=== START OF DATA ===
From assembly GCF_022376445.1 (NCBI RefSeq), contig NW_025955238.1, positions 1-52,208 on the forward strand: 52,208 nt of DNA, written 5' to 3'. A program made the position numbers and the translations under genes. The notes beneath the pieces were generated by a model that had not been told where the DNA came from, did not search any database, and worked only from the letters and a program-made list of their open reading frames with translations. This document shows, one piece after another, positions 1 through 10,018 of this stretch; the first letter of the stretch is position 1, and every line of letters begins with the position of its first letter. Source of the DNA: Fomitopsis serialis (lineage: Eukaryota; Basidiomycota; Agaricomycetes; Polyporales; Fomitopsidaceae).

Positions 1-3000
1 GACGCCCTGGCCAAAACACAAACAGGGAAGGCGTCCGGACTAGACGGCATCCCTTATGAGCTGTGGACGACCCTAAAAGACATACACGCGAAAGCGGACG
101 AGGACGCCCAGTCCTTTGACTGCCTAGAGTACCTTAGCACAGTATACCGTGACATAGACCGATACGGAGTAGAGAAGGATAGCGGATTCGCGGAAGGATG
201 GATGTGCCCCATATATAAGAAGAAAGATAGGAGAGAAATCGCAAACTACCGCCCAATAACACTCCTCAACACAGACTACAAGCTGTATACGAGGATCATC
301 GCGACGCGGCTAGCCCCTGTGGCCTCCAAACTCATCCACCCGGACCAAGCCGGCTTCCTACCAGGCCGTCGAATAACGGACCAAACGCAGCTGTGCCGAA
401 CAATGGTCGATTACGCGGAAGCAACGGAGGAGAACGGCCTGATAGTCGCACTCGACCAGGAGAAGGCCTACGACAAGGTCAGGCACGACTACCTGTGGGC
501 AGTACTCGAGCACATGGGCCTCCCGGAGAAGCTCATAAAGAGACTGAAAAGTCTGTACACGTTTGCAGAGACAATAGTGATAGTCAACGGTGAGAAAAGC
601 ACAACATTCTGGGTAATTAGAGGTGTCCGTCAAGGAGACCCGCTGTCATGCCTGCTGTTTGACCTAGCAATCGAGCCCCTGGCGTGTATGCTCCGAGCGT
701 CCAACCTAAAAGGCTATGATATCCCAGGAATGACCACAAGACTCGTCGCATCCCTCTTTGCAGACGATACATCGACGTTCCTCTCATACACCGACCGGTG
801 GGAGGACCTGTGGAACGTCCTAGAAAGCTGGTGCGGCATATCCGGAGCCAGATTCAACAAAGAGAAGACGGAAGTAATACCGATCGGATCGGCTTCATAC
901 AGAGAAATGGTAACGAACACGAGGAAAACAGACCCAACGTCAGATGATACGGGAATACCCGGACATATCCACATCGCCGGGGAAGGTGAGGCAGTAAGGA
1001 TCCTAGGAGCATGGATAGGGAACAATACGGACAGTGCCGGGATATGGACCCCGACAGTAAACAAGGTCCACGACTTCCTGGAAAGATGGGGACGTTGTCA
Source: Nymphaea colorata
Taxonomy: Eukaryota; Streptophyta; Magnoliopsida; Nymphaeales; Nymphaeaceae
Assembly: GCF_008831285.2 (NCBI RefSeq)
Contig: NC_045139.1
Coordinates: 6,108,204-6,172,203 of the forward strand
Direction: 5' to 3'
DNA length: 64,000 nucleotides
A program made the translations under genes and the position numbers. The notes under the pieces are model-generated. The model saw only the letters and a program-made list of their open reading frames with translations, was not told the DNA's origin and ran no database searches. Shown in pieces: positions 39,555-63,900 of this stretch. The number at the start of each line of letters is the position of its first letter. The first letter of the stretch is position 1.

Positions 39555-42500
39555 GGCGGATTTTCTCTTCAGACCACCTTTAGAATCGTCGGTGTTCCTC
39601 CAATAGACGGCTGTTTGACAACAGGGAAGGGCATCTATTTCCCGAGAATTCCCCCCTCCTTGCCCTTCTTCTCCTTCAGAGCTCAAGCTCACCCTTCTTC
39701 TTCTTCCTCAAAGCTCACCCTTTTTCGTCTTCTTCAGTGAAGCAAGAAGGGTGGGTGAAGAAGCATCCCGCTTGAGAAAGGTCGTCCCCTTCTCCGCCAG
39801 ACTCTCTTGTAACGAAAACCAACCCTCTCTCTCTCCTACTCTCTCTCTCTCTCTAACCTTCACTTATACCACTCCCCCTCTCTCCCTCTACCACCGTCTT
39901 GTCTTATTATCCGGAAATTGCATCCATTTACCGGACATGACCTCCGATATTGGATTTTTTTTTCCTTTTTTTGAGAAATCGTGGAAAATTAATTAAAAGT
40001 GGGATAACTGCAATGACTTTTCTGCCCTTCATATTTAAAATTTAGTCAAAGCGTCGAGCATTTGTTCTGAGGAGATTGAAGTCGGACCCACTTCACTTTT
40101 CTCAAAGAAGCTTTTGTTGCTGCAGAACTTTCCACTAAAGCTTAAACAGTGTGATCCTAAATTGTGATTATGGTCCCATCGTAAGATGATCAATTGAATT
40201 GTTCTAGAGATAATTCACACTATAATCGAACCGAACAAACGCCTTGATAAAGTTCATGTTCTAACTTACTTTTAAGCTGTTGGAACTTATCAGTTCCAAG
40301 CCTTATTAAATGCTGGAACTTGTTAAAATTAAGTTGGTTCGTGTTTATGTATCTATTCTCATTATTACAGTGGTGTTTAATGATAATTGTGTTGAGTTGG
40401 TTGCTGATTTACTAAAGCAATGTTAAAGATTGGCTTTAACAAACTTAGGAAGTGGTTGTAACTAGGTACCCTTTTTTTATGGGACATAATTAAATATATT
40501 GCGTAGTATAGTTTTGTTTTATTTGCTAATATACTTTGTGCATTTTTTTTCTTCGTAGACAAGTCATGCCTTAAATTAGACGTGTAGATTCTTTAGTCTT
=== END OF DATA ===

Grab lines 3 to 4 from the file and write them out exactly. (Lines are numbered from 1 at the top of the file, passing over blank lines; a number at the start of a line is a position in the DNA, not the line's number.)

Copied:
1 GACGCCCTGGCCAAAACACAAACAGGGAAGGCGTCCGGACTAGACGGCATCCCTTATGAGCTGTGGACGACCCTAAAAGACATACACGCGAAAGCGGACG
101 AGGACGCCCAGTCCTTTGACTGCCTAGAGTACCTTAGCACAGTATACCGTGACATAGACCGATACGGAGTAGAGAAGGATAGCGGATTCGCGGAAGGATG